European firms have been flocking to Iran since the nation’s 2015 nuclear accord with world powers, which led to the lifting of a range of sanctions against the Persian Gulf country, the Wall Street Journal reports.
Dozens of development projects and deals have been struck by non-US companies in the past two years as they seek to cash in on a promising market of 80 million people, the report said.
Among those who have entered into potentially lucrative deals in Iran are French carmakers Peugeot and Renault and Anglo-Dutch oil giant Royal Dutch Shell, it said.
Among other initiatives, the UK’s Vodafone Group is teaming up with an Iranian firm to build up network infrastructure, while Germany’s Siemens has entered into agreements for large projects.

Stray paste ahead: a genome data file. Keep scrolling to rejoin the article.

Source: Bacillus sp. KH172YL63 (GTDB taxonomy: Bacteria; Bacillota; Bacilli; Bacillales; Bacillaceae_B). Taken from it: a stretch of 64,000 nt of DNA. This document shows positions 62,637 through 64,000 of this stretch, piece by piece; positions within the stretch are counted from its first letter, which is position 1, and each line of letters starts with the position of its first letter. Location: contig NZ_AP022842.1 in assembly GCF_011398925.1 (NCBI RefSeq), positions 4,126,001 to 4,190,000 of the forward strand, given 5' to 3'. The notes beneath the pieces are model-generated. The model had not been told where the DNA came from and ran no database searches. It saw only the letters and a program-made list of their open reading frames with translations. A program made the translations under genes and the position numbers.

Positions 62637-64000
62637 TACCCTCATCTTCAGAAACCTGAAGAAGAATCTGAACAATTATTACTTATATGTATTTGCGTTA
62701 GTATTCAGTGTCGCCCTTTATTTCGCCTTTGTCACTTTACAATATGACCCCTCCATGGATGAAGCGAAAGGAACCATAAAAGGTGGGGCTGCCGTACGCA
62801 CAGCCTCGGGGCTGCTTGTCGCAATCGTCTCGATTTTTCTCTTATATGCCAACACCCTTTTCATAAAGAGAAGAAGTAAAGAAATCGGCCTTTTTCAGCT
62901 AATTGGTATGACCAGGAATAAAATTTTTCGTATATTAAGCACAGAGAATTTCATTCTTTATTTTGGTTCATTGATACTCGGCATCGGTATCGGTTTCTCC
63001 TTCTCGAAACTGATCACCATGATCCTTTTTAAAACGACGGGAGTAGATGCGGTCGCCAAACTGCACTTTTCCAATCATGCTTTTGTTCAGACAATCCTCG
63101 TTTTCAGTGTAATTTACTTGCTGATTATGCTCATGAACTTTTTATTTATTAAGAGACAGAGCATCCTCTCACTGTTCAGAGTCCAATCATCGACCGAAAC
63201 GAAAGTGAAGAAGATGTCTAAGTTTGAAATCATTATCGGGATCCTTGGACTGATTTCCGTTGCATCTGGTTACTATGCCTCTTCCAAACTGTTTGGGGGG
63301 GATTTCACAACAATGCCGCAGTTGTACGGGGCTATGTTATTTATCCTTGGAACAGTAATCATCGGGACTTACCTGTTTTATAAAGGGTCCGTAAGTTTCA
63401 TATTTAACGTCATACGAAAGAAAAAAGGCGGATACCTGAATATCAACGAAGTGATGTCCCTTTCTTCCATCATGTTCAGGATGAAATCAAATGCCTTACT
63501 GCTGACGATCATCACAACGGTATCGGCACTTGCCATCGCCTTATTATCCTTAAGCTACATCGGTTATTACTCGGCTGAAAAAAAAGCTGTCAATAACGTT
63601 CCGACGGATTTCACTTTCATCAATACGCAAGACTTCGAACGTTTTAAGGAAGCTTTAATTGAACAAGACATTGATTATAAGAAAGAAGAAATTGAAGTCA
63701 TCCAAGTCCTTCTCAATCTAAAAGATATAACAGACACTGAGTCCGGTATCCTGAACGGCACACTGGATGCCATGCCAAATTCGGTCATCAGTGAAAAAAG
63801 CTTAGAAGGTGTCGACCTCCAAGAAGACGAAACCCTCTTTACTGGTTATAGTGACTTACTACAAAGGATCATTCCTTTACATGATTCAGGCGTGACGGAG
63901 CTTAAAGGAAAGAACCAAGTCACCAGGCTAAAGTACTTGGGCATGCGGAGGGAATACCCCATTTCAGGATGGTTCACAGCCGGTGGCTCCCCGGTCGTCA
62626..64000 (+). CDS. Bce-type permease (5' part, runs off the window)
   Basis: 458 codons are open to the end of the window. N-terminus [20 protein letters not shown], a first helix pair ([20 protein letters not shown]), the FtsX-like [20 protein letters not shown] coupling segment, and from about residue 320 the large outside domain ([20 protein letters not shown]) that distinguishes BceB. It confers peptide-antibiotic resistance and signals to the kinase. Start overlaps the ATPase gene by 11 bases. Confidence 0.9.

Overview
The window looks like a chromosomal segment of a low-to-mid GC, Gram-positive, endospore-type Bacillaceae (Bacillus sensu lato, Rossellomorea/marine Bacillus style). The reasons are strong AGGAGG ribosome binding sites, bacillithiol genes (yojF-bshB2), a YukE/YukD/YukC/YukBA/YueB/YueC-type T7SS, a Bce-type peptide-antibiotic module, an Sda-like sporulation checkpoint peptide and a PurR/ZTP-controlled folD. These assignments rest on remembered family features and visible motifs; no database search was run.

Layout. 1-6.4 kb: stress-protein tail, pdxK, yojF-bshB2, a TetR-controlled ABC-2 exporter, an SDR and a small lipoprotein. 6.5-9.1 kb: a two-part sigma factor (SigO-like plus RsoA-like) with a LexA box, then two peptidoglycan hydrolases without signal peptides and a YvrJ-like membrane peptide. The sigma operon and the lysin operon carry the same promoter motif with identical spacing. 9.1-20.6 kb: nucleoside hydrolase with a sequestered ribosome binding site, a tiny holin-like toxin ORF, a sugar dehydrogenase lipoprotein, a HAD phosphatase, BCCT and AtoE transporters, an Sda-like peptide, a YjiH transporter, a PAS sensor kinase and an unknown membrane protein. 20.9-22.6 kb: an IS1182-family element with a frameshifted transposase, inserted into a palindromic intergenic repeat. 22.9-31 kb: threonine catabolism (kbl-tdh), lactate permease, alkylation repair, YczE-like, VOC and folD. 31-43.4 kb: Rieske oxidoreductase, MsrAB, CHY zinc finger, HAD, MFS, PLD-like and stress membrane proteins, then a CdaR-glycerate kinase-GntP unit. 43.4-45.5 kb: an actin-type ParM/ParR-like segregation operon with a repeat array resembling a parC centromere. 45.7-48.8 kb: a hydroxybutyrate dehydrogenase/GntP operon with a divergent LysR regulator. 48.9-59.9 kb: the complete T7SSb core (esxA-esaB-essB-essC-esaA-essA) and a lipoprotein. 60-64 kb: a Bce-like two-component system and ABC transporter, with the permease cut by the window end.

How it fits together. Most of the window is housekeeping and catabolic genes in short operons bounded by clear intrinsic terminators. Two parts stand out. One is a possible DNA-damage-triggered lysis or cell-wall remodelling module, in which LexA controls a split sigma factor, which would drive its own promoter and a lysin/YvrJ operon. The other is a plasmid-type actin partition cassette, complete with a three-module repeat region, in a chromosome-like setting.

Meanwhile, US companies are noticeably absent in the Iran rush, the paper noted.
Ford Motor and General Motors are among those that have steered clear of Iran despite the nuclear accord.
A Ford spokeswoman told the Journal that the company was complying with US law and didn’t have any business with Iran.
GM, meanwhile, said it is focusing “on other markets, and other opportunities”.
Apple Inc. is said to have explored entering Iran after the Obama administration allowed the export of personal-communications devices in 2013.
But the company decided against it because of banking and legal problems, the Journal said, citing sources.
Boeing is among the few American firms that have had some success with Iran, as the company last year received the go-ahead to sell 80 aircraft valued at US$16.6 billion to the Islamic Republic.
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